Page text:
Everywhere in the global north (developed countries), communities are demanding social media platforms to act against disinformation and hate speech. Indians also have this right. Particularly since Facebook contributed to the problems of polarization. In 2013, Facebook had proof that content on their platform could lead to large-scale communal violence. At that point, they should have taken a pause and conducted a human rights assessment as recommended by the UN Guiding Principles on Business and Human Rights. Instead, going by a pay to play model, with little insight into the volatile nature of Indian politics, they supported one party (Bharatiya Janata Party). How strange of them to think this would not have ramifications? Would they have supported one party over the other in another global market? If they did there would be an outrage. The damage done by this engagement is felt till date. Without a proper assessment, we will not know the scope of the harm done.
Indians deserve to know the scope and scale of Facebook’s engagement in the country.
Equality Labs has been advocating a “human rights audit” of Facebook India so that civil society gets access to “effectively track and contribute to mitigating hate speech”. The report suggests the same. When your work started at Equality Labs, did you have enough resources to take on a platform like Facebook, which has opaque community standards and hiring practices? What were the challenges you faced while trying to drive home the point that Facebook should make the platform safe for marginalised communities?
The human rights audit is the bare minimum Facebook must do to address the harm done to our communities on the platform. Already, our communities have faced physical and online violence.
The Indian public deserves to know Facebook’s operations during the 2014 elections.
This has not been an easy battle because Facebook is a large corporation that has continually minimised its engagement with civil society, particularly with Indian journalists and institutions run by minority communities. An early issue we faced was to get a seat at the table for dialogue to begin. That apart, as an American company, Facebook prioritises the safety of American and European markets because they get more advertising revenue from these markets. This, even when the future of Facebook is in the global south and the Indian market is a critical component of that future.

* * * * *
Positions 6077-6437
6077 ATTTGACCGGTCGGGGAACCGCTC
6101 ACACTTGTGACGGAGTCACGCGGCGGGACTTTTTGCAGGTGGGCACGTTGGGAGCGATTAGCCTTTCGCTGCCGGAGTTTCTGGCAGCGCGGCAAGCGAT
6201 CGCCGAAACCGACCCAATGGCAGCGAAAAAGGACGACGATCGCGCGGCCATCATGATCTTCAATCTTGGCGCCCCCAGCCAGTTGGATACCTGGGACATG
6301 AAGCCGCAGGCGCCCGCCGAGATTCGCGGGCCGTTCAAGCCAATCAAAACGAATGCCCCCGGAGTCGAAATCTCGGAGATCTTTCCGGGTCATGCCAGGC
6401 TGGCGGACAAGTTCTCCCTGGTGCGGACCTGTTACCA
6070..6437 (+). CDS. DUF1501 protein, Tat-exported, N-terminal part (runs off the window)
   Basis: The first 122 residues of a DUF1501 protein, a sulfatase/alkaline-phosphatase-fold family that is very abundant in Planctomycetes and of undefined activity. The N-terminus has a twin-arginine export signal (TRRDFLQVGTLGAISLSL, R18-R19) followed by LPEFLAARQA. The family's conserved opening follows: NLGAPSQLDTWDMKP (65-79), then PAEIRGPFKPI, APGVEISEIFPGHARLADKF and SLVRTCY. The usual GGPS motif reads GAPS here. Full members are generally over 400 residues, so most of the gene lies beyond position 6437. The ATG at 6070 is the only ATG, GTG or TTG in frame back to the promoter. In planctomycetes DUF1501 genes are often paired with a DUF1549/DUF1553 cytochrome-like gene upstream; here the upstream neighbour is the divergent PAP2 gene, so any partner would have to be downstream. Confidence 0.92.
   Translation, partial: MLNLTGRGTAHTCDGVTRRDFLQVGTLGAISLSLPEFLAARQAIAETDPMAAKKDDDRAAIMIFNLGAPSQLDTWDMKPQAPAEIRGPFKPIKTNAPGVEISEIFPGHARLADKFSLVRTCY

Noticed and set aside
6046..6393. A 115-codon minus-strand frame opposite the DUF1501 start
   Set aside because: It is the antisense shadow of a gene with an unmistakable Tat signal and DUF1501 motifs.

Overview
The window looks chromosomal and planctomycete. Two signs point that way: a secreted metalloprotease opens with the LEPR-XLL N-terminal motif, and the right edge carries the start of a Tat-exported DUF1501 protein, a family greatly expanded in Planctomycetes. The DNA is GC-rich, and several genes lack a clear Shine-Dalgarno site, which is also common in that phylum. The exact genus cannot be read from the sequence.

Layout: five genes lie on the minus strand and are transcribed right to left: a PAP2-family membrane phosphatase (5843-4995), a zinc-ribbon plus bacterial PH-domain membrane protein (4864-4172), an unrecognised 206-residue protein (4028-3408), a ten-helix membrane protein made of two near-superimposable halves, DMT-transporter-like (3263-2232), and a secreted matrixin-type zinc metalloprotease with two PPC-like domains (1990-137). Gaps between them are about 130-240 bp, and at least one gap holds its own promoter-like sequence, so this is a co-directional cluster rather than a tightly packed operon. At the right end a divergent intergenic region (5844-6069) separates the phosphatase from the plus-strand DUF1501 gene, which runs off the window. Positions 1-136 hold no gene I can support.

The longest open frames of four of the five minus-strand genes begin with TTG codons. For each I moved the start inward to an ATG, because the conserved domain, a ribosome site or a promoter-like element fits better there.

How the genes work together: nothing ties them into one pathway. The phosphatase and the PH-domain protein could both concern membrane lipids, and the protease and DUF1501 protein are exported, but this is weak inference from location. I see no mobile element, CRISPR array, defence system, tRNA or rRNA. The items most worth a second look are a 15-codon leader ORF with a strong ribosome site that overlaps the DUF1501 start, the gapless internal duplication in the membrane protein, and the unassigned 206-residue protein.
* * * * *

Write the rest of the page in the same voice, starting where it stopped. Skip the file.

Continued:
Nevertheless, because many of our counterparts in the global north and the global south (developing nations) stood by us in holding Facebook accountable, we were finally able to build a compelling advocacy pipeline and research methodology which could document what many of our communities already know through our experience on the platform.
Working with colleagues around the world, we were able to use the methodology earlier used by the Next Billion Network to document the failures of moderation on the platform. This not just gave us data for India but also allowed us to compare our findings with other countries. That report is forthcoming. But suffice it to say this is not just an Indian problem but a global one.
Recently, you became a target of hate speech when a photograph of Twitter CEO Jack Dorsey holding a poster with the line “Smash Brahmanical Patriarchy” went viral. How different are Facebook and Twitter as platforms when it comes to networking among Dalit-Bahujan-Adivasi-religious minority communities? Are the concerns raised by the report applicable to other social media platforms like Twitter?
All platforms could use more cultural competency when it comes to caste, religious minorities, and gender minorities as they all host record levels of disinformation and hate speech. The problem across the board is the Silicon Valley ethos, exemplified by Mark Zuckerberg’s statement: ‘move fast and break things’.
This attitude does not work while entering volatile democracies which their engineering teams do not understand, particularly when their development stacks are also made up of Savarna engineers who are eager to downplay the problem. Things will not change unless we take them to task for making money off the violence which has been polarizing democracies all around the world.
But we have seen some wins across the board. YouTube, for example, has, for the first time, included caste as a protected category in their hate speech guidelines. Twitter has been very open to working on these issues as well.
The report recommends an audit of “Facebook’s election and government unit’s work from elections 2014 to 2019”. This is the time when BJP came to power with a thumping majority in India. Did the rise of a Hindu nationalist party adversely affect advocacy and human rights initiatives for marginalised sections on Facebook?